Tuesday, January 31, 2012

"The Scorpio Races" by Maggie Stiefvater-- Coming-of-Age With Killer Horses

There's something about coming-of-age stories featuring horses; my parents grew up with National Velvet while I have fond memories of The Black Stallion. And Maggie Stiefvater comes up with a genius combination in her coming-of-age fantasy that combines the rush of horse racing with her fantastic, yet terrible water horses known as the Capall Uisce (CAPple ISHka).

Set on the fictional island of Thisby The Scorpio Races centers around a race that takes place every November when the waters churn with the deadly Capall Uisce. The fictional sea horses, known for their man-killing hunger, are captured and raced two miles down the beach by riders willing to risk their lives for the money and glory that comes with winning. Sean Kendrick has won the race four times on the red Capall Uisce named Corr, a deadly creature he has formed an unlikely bond with; and his only dream is to win this race and finally have enough money to buy his beloved sea horse.

Kate Connolly, known as Puck to her friends, is an orphan who lives with her two brothers after the Connolly children lose their parents in the wild November waters to the hungry Capall Uisce. Puck loves the island of Thisby but her older brother Gabe finds it stifling and plans to leave for the mainland for a better life. Desperate for money, Puck hatches a plan to enter the Scorpio Races on Dove-- her very ordinary grey pony.

"The Scorpio Races" is a throw-back to the kind of fiction I grew up with. The setting is ambiguous but hearkens to a time before television, when entertainment was found mostly outdoors. Life on Thisby is simple for most, bordering on poverty for many, but the people there enjoy simple pleasures like going to the local pub-- and betting on the yearly race. It's the kind of place where everyone knows everyone else, or at least knows some gossip, and the only strangers are the ones who come in from the mainland for the annual spectacle.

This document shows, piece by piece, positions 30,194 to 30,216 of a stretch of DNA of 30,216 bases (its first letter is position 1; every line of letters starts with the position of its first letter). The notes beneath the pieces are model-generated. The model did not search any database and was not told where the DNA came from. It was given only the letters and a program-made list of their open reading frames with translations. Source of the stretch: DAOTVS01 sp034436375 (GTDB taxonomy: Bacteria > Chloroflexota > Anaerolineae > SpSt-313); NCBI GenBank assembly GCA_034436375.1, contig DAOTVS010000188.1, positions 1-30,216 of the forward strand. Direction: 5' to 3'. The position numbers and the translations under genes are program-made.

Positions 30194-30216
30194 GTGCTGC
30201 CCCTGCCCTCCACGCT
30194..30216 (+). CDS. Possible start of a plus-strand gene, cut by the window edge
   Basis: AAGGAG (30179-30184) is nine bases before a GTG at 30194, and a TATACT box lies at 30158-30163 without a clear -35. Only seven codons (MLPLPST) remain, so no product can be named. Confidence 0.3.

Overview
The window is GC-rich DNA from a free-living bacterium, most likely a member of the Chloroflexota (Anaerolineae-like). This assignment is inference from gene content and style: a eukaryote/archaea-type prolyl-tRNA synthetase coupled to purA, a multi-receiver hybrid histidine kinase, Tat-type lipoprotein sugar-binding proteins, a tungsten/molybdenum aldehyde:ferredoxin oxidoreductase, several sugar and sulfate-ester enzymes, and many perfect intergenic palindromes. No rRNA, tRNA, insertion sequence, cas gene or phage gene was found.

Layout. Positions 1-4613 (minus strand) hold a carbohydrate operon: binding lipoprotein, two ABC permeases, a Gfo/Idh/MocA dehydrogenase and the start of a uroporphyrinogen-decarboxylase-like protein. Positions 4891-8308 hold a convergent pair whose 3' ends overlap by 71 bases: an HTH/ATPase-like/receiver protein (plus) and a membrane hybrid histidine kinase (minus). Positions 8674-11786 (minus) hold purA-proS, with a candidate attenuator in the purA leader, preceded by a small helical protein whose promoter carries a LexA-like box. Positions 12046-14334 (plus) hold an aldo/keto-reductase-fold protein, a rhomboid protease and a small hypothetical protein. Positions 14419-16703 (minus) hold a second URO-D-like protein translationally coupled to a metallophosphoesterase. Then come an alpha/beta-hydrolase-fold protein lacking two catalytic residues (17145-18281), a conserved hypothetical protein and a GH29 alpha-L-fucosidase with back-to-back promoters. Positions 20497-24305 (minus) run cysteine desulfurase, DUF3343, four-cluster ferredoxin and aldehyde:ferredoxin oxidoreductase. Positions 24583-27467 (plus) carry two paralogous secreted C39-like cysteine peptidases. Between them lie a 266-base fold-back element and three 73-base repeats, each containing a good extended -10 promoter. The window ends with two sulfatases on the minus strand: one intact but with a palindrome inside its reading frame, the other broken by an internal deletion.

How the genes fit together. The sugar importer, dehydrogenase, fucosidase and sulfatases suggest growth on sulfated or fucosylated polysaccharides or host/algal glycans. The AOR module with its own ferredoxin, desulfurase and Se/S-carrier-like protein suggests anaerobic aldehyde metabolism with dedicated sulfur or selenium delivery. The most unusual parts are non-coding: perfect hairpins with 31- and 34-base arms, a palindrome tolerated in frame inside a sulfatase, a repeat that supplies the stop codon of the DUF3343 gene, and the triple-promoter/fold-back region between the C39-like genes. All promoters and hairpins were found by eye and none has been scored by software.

Puck is fierce and ornery, but still subject to the sexism that declares women can't compete in the race. She must also battle the fear of riding on a mount that is scared to death of racing against a horde of animals that will try to kill them both.

Sean is an enigma. He carries a quiet magic of his own that enables him to handle the deadly Capall Uisce in a way that no one else can. At first he resents Puck's presence on the beach, but he comes to respect her nerve and the two of them form a strong bond as they train for the race-- one that could endanger them both.

"The Scorpio Races" has everything I look for in YA fantasy-- or in any story for that matter. Stiefvater is a heck of a storyteller. She takes her time with the characters and doesn't waste any energy on too much drama or angst. There are protagonists and antagonists in this story but rarely do we have to deal with stereotypes. If you're looking for dewy-eyed teenagers and a does he or doesn't he like me kind of story, then "The Scorpio Races" isn't for you. It's for people who love books that don't deal in flashy, gimmicky writing. There's magic, of sorts, with the Capall Uisce but it's subtle and only an addendum to the real heart of the story. I would say that "The Scorpio Races" is really about fighting for simple dreams and finding happiness in being true to yourself: not the most original of themes perhaps but satisfying in that it is done very well.

If I were to nit-pick a little, and that's what I'm here for, I would have to admit that the mythology of the Capall Uisce could have been more developed. All we really know is that they come from the sea, hungry and terrifying, and that they're unique to Thisby. They are clearly based on the old Celtic tales of the Kelpie but there are never any direct references to that mythology. It should also be noted that there is quite a bit of violence, mostly perpetrated by the Capall Uisce, and the blasé attitude those on the island have toward the increasingly high death toll is a bit unrealistic.

But the flaws don't really detract from the pure enjoyment that you get from "The Scorpio Races." The pacing is so great. There's genuine suspense during the final race and real satisfaction in following the journeys of Puck and Sean. My only regret in reading "The Scorpio Races" is that I didn't read it sooner so I could put it on my "Best Of" list for 2011.

4 and 1/2 out of 5 stars.


Linds said...

I'm about to start her earlier series on werewolves, but I think this one will be interesting too. It does sound like the sort of book I would have instantly gravitated to in middle school. When I'll get around to reading it...that's another question.

SQT said...

I tried to read the first book of her werewolf series but didn't quite connect to it-- though I think it was just a mood thing at the time.

I was really impressed with her writing with "The Scorpio Races." She has a very detail oriented style that still manages to be spare and concise. I notice it because I'm working on getting a lot of superfluous and repetitious content out of my own writing (so much harder than it looks) and she has such a knack for it.